clawhammerjake
November 5 2017, 3:18 p.m.
The countries (if that is what you want to call them) of the Middle East long ago took our measure: it is all about the money.
Ali
November 5 2017, 1:58 p.m.
Inshallah #saudi comes down to ruins. BUT we all know Trump targeted one particular one because he bashed him on Twitter. Mind you Trump was always filing bankruptcy but Saudi bailed him out. May the monarchy fall into ruins. May IN get dismantled and Russia takes lead power of America….well the latter is there, Trump is handing Russia the destruction of American policy and democracy. Wonder if a Movie is going to be made to make America as a hero. Like they do always as they invade, bomb, rape and kill. BUT keep funding israel to the hill with weapons so to protect the oil, drugs and gold. May the day come when israel attacks America, Muslim TRUE nations take down Saudi, UAE and Britain falls behind America. Inshallah
NickAli
November 5 2017, 2:50 p.m.
Another lunatic. The US is just grabbing the Saudi oil before The Chinese come into with their PetroYuan
W Ghost
November 5 2017, 12:51 p.m.
I don’t think that you have solid evidence , it’s all nothing but assumptions or maybe worse , some sort of manipulation , there are people who knows what’s really going on .
MartinWhy
November 5 2017, 12:00 p.m.
Great Piece Ryan. The $ 2 Trillion lofty valuation of ARAMCO, the Utopian NEOM Project and his new founded love for Sophia, the robot has made MBS a laughing stock in Saudi Arabia. I work as a senior advisor in an institutional investor firm whose executives visited the Saudi conference recently. All of them have been joking around how the investors’ conference seemed like a kids conference where young, enthusiast kids talked about their utopian dream. The Saudi Crown prince is someone who studied with the rest of the princes in the “College for Princes” where he studied the Wahhabi Islam which considers non -believers as Kafirs. If anyone thinks that he is a reformist intellectual, they are living in a fools paradise. He is old win in new bottle who wants to prove himself to his embattled father. You are right, this is indeed a UAE project, but, a UAE project to destroy Saudi Arabia from within. UAE dos not want a tourism competitor and is probably laughing at the self destruction by the inexperienced crown prince. The region is imploding as our investment head told us in a meeting, they will stay at a barge pole distance from this region’s investments. End of the Babylon is coming.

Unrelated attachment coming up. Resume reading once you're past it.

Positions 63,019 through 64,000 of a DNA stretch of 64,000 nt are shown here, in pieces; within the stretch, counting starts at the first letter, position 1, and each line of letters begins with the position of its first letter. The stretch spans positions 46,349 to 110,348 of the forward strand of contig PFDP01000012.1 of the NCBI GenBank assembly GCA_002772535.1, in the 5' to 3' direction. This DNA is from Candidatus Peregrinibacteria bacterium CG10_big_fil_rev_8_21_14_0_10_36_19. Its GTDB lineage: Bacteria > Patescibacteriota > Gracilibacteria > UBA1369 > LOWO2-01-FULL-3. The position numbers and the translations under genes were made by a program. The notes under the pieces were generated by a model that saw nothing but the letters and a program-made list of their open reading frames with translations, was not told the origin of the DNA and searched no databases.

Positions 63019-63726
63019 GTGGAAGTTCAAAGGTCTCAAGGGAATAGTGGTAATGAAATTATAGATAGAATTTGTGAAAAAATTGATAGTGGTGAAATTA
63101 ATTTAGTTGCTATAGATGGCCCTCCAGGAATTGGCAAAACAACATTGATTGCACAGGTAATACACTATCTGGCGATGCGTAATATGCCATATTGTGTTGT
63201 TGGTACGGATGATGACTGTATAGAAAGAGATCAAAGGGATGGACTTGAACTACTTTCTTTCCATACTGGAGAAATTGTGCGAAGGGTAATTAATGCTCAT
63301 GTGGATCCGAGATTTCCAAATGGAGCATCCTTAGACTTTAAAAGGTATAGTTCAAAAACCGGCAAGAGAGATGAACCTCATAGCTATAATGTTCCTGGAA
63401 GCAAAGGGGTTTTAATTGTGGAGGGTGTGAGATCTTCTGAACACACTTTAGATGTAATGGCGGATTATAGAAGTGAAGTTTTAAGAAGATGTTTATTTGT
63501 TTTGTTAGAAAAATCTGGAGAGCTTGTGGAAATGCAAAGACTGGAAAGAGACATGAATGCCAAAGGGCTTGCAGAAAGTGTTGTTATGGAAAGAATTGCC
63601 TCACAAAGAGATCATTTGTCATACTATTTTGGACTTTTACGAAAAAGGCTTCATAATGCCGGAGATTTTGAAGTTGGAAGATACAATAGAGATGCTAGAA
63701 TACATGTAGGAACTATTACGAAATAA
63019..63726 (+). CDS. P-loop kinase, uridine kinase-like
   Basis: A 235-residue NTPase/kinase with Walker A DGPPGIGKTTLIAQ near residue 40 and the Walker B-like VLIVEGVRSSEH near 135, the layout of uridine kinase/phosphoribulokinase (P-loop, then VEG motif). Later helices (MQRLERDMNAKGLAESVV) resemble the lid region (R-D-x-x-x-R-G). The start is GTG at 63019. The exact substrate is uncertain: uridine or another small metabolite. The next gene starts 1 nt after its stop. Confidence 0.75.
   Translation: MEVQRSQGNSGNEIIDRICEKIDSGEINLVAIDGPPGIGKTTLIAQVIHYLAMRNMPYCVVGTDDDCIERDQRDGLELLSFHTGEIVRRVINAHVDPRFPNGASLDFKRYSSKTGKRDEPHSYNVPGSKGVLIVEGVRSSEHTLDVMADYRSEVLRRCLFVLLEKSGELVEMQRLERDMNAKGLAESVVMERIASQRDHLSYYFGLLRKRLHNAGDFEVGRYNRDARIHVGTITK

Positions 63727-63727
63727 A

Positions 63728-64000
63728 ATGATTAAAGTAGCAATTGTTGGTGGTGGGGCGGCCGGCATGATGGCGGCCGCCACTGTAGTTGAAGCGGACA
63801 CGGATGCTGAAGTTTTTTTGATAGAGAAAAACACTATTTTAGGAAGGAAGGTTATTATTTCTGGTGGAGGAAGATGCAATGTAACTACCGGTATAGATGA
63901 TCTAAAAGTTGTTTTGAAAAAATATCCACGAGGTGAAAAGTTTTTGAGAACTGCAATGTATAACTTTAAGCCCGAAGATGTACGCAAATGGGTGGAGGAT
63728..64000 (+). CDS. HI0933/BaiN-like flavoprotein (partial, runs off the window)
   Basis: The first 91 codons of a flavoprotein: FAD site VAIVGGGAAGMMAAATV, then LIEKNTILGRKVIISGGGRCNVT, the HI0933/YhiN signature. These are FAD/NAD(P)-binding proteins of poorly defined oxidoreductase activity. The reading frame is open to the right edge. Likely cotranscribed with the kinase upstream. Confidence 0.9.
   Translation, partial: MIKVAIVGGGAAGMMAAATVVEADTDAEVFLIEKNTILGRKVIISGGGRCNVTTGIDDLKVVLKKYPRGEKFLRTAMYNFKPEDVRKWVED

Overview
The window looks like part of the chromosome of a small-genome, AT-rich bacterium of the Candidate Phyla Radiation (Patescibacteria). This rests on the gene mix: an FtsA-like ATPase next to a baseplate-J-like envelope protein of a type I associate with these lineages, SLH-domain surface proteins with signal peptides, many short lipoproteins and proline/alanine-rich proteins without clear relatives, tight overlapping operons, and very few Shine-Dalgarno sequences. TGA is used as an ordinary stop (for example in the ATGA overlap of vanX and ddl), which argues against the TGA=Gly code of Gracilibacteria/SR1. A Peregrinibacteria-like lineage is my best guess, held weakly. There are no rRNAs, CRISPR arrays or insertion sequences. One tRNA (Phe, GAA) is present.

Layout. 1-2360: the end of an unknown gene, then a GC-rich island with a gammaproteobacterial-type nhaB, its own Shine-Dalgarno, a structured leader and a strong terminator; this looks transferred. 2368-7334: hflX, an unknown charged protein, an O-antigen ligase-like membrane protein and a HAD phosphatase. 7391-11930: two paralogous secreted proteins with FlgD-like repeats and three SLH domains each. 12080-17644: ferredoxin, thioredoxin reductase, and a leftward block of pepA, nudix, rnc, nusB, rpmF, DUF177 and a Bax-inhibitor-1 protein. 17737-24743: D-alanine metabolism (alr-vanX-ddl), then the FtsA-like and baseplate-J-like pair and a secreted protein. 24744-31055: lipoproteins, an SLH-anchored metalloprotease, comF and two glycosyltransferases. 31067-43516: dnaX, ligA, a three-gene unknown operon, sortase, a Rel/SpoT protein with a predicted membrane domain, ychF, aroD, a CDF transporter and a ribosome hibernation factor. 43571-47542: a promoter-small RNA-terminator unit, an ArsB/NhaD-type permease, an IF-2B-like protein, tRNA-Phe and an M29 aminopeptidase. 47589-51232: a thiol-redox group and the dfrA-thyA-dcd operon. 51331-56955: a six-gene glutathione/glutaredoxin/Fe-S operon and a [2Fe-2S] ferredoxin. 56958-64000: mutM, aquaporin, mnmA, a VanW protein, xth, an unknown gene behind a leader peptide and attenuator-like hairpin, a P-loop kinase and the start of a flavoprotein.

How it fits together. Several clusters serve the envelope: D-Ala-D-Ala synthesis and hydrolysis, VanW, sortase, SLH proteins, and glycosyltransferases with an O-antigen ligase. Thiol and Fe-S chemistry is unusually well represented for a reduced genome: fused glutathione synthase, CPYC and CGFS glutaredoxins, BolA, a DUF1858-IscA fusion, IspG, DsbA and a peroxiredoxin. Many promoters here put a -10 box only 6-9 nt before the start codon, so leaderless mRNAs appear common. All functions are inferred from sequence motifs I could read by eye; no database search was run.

photosymbiosis
November 5 2017, 11:42 a.m.
This looks rather like an internal House of Saud power struggle that will minimally effect the client relationship between the House of Saud and the United States. Repercussions affecting Wall Street and global multinational corporations that benefit from the Saudi relationship are probably going to be minimal. The Saudi public will continue to get the dribbles off the banquet table.
For those who don’t know, the terms of the U.S.-Saudi relationship were set in the mid-1970s around the time King Faisal was assassinated. A good primer is John Pilger’s chapter on Saudi Arabia in “Confessions of an Economic Hitman”.
The basis of the deal is that Saudi Arabia produces 10 million barrels of oil a day; that’s $500 million in revenue at today’s oil prices. In exchange for directing a very large percentage of this money to American firms in the form of consulting fees, arms sales, construction contracts, investment in Wall Street via private equity firms, etc., the U.S. government protects the House of Saud from all enemies foreign and domestic. Helping crush pro-democracy movements (as in Bahrain, 2011) is part of the package deal. This deal extends to all the GCC monarchies, but Saudi Arabia is at the heart of it.
The current lead consultancy outfit ‘advising’ the House of Saud is McKinsey. One of the best discussions of McKinsey’s role, identical to that described by John Pilger, is here:
What does a country do when it enters a period of crisis? It calls the consulting firm McKinsey. That is precisely what Saudi Arabia did. McKinsey sent its crack analysts to the Kingdom. They returned—in December 2015—with Saudi Arabia Without Oil: The Investment and Productivity Transformation. This report could have been written without a site visit. It carries all the clichés of neo-liberalism: transform the economy from a government-led to a market-led one, cut subsidies and transfer payments, and sell government assets to finance the transition. There is not one hint of the peculiar political economy and cultural context of Saudi Arabia. The report calls for a cut in Saudi Arabia’s public-sector employment and a cut in its three million low-wage foreign workers. But the entire political economy of Saudi Arabia and the culture of its Saudi subjects are reliant upon state employment for the subjects and low-wage subservience from the guest workers. To change these two pillars calls into question the survival of the monarchy. A Saudi Arabia without oil, McKinsey should have honestly said, is a Saudi Arabia without a monarchy.